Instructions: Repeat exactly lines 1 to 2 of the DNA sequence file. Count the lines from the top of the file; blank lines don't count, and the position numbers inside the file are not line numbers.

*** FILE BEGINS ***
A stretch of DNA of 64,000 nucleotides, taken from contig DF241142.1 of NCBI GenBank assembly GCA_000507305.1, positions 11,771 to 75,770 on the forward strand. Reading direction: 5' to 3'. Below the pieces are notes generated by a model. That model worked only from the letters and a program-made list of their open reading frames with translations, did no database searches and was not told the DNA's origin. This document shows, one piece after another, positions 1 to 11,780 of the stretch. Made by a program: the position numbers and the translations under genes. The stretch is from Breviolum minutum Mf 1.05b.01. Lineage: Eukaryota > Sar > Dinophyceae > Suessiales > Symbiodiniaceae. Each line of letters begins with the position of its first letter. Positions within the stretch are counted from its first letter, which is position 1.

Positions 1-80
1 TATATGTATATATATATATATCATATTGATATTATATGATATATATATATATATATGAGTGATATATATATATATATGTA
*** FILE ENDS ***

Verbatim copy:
A stretch of DNA of 64,000 nucleotides, taken from contig DF241142.1 of NCBI GenBank assembly GCA_000507305.1, positions 11,771 to 75,770 on the forward strand. Reading direction: 5' to 3'. Below the pieces are notes generated by a model. That model worked only from the letters and a program-made list of their open reading frames with translations, did no database searches and was not told the DNA's origin. This document shows, one piece after another, positions 1 to 11,780 of the stretch. Made by a program: the position numbers and the translations under genes. The stretch is from Breviolum minutum Mf 1.05b.01. Lineage: Eukaryota > Sar > Dinophyceae > Suessiales > Symbiodiniaceae. Each line of letters begins with the position of its first letter. Positions within the stretch are counted from its first letter, which is position 1.

Positions 1-80